Affecting Your Skin

Everything In Your Home That’s Affecting Your Skin

When it comes to caring for our skin, we all immediately turn our attention to our skincare routine or our diets; however, so many of us fail to recognize the impact of our environment. It’s not just about drastic environmental concerns, such as damp problems that require basement tanking in London or beyond, but it’s also about things that we do on a day-to-day basis. Since indoor pollution particles are small, they can be absorbed by the skin very easily. Some indoor toxins include dust, pet hair, candles, air fresheners, and cleaning products.

Hard Water

The term “hard water” is thrown around a lot; however, not everyone necessarily knows what this means. Essentially, hard water contains traces of calcium, magnesium, and iron, which can break down collagen and the skin’s function. This happens due to the forming of free radicals, which results in sagging skin, wrinkles, and premature aging in general. Similarly, skin conditions, such as eczema and rosacea, can also take hold. You can tell that you have hard water if it leaves a film on your skin or leaves spots on drinking glasses after washing. Similarly, your bathtub or shower may also have a film on the bottom.

UV Rays

You may think that when you’re inside, you don’t need to worry about the sun’s UV rays; however, this isn’t quite the case. In fact, UV rays can penetrate skylights and windows and reflect off surfaces, which only magnifies the effect of exposure. What’s more, when combined with the light from devices, UV rays can be even more detrimental to your skin. In fact, it can seriously contribute to signs of aging and hyperpigmentation. Therefore, even if you’re not leaving the house, you shouldn’t neglect the importance of sunscreen application. Vitamin C is also important for boosting natural collagen production, so be sure to look for this within an SPF product.

Dry Air

Summer is well and truly underway, meaning you’ll likely have your air conditioning on full blast for much of the day. Despite this, the dry air that’s given out by air conditioning draws moisture from the air. As a result, your complexion may be left irritated and parched, resulting in itchiness. One way to combat this issue is by keeping temperatures as balanced as possible. This means steering away from blasting the air conditioning and using a humidifier, too. As a result, your skin is sure to remain healthy and glowing rather than being dehydrated and irritated.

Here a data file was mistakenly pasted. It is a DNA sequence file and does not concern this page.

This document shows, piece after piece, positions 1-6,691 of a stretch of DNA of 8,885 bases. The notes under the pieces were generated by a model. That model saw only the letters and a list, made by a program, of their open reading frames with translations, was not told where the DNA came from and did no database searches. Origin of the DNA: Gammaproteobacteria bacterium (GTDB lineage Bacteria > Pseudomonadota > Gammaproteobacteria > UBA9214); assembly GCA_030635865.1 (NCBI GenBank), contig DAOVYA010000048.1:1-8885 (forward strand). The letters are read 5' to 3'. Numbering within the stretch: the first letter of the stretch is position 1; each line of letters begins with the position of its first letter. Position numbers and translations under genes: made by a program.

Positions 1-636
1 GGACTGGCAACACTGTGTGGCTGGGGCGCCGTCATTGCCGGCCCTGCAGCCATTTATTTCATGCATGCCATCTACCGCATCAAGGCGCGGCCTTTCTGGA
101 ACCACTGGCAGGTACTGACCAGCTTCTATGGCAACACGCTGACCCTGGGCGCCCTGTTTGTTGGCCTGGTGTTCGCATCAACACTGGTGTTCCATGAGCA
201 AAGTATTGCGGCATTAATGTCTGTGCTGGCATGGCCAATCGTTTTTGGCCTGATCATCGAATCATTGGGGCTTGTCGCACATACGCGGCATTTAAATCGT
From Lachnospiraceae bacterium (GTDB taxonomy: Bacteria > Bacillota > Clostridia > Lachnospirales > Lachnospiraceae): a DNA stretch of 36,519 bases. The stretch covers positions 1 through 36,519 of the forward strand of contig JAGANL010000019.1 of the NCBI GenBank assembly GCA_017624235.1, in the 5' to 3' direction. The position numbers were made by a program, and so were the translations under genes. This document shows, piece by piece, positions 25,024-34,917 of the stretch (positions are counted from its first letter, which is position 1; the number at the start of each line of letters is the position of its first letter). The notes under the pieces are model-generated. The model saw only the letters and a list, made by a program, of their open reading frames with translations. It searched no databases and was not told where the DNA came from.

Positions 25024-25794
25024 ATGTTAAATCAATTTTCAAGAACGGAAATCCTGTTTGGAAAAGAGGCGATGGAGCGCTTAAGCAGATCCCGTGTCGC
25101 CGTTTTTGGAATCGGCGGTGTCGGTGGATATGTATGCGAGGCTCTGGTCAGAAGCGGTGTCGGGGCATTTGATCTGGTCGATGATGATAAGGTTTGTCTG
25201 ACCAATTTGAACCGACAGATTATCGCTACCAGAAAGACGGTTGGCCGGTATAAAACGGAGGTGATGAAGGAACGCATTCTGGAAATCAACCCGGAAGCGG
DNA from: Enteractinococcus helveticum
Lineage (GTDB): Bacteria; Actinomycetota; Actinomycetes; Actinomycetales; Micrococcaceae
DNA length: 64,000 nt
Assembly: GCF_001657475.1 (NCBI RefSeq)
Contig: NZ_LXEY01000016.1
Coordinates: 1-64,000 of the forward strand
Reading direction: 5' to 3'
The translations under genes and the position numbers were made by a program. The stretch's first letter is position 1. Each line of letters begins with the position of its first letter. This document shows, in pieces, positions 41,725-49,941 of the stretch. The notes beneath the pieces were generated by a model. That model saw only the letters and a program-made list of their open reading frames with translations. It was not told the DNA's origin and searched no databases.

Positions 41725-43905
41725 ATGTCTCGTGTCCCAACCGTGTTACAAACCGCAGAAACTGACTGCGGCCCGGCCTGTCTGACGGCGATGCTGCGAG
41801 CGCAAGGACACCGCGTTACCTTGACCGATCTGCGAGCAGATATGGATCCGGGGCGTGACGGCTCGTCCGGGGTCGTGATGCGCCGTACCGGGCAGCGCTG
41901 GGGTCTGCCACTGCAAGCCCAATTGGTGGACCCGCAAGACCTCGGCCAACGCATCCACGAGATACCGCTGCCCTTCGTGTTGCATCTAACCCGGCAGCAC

Pollution sits among the worst things for your skin, as this results in rapid aging. For instance, wrinkles and fine lines can be triggered due to oxidation. This is on top of the triggering of eczema, psoriasis, hyperpigmentation, acne, and even skin cancer. While it’s true that our skin is our largest organ and it acts as a protective barrier, it can still be penetrated by nanoparticles. From this, lipids and collagen can be broken down, which weakens skin protection. In fact, those who live in more populated regions are said to look around 10% older than women who live in less populous areas.

Blue Light

All our devices contain blue light and, unsurprisingly, this isn’t very good for your skin (or eyes). In fact, blue light penetrates the skin more deeply than sunlight, resulting in wrinkling, a loss of elasticity, and wrinkling. In order to combat this, you might set your devices to night mode and reduce the amount of time you spend on your devices. Similarly, vitamins C and E and zinc can all be beneficial when it comes to tackling the effects of blue light.